2. Error is assigned in that the court below refused to submit to the jury the question whether plaintiff and her husband were engaged in a joint venture at the time of the accident, or whether the relation of principal and agent or master and servant existed between them. The claim of joint venture is based upon the fact that plaintiff's husband was taking her, at her request, to a doctor at Greenbush for treatment for an ailment she then had. It is claimed that because the purpose of the trip was for medical treatment of the wife the husband and plaintiff were engaged in a joint enterprise to accomplish that purpose. There was no proof of joint control or operation of the husband's automobile by plaintiff and her husband. The evidence is that the husband had the sole operation and control of the car. Plaintiff gave no orders and did not control him in the driving of it. It is the contention of the defendants that an inference of such joint venture may be drawn from the fact of marital relation and that the trip was for the joint purposes of the husband and wife, which was to secure medical attention for the wife. In a joint enterprise each party has authority to act for all parties thereto in respect to the means or agencies used to execute the common purpose. If there is no such authority *Page 497 for each to act for the other there is no joint venture. In the case of a passenger and driver of an automobile, there must be joint control or operation of the automobile to constitute a joint venture. A joint venture, like any other fact, must be proved by the party asserting it. It is not presumed. The marriage relation alone does not give the wife any right of control or direction over the husband or his automobile, nor may such control and direction be inferred from the fact that she is riding with him on a trip for her own as well as his purposes. Although the purposes of the trip and the objects to be attained by it were joint, the driving and control of the automobile were the sole acts of the husband. The test in cases of this kind is whether or not the parties were jointly operating or controlling the movements of the automobile at the time of the collision. The evidence does not show control or right of the wife to control the husband's driving, and his negligence, if any, is not imputable to her. Kokesh v. Price,136 Minn. 304, 161 N.W. 715, 23 A.L.R. 643. In that case it was held that the fact that the husband and wife, with their family, were riding in his automobile, which he was driving, to a lake for a fishing trip, did not make the driving of the automobile a joint enterprise, although the purpose of the trip was for the pleasure and enjoyment of the wife as well as the husband, upon the grounds that it appeared in that case that the husband solely was operating and controlling the automobile and that the wife exercised no direction or control over the automobile or the husband. The Kokesh case is in accord with the authorities. The negligence of the driver of an automobile is not imputable to a passenger riding with him, exercising no control or direction over his driving of the same, even though the passenger may be his wife. Finley v. C. M. St. P. Ry. Co.71 Minn. 471, 74 N.W. 174; Limmers v. G. N. Ry. Co. 82 Minn. 120,84 N.W. 728; Hollister v. Hines, 150 Minn. 185,184 N.W. 856; Brubaker v. Iowa County, 174 Wis. 574, 183 N.W. 690,18 A.L.R. 303; Knoxville Ry. Light Co. v. Vangilder, 132 Tenn. 487,178 S.W. 1117, L.R.A. 1916A, 1111; 5-6 Huddy, Cyc. Auto. Law (9 ed.) 287; 5 Am. Jur. p. 784, § 498; 48 A.L.R. 1078; 59 A.L.R. 153; 90 A.L.R. 635. *Page 498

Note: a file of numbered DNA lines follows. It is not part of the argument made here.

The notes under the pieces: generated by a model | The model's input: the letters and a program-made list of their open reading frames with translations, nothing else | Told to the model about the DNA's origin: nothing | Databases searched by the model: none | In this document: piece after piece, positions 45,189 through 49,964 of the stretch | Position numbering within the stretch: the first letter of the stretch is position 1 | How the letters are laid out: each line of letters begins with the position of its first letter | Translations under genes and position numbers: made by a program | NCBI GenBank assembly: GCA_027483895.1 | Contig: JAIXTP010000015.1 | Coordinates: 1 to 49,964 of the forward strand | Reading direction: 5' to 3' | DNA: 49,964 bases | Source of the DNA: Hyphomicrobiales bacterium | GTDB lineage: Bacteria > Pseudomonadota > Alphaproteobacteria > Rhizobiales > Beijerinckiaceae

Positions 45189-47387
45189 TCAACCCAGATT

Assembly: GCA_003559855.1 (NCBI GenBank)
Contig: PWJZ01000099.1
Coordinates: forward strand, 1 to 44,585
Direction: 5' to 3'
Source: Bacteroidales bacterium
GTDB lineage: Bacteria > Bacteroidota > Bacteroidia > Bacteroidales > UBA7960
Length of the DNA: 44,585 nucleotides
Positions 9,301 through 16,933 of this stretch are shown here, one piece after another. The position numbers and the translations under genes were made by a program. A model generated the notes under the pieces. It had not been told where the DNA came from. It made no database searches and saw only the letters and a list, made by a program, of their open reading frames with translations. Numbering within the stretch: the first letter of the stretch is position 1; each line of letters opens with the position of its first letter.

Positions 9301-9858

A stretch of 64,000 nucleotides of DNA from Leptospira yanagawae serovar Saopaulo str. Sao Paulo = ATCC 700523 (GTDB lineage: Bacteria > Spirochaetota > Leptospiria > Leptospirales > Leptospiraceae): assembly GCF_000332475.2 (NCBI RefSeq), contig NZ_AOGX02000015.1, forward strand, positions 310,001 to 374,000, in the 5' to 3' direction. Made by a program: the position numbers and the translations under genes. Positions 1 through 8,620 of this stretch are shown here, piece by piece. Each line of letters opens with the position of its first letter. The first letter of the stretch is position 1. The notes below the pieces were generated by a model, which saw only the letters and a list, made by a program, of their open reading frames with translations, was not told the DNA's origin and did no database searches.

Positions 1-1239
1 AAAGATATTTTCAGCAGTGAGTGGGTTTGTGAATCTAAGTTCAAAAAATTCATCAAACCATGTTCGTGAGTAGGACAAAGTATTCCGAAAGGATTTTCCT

There was no proof of any relationship of principal and agent or master and servant between plaintiff and her husband. Neither of these relations may be inferred from the facts in this case. The marriage relation alone does not constitute the husband the wife's agent or her servant. We are asked to hold that an inference may be drawn from the marriage relation alone that the husband is the wife's agent or servant. This is not permissible as a matter of law. The husband and wife are independent of each other as far as relates to the mentioned relationships. Agency and employment of the husband by the wife can result only by appointment and authorization or hire, as in cases where the marital relation does not exist between the parties. The relation of principal and agent or that of master and servant does not arise from the fact that the wife is riding with the husband as a passenger in his automobile. 5 Am.Jur. p. 784, § 498; Kokesh v. Price, Finley v. C. M. St. P. Ry. Co. and other authorities, supra. In Rodgers v. Saxton,305 Pa. 479, 158 A. 166, 80 A.L.R. 280, it was held that the fact that the wife owns the car which the husband is driving and in which she is a passenger does not prima facie give rise to an inference of the relationship of principal and agent or master and servant.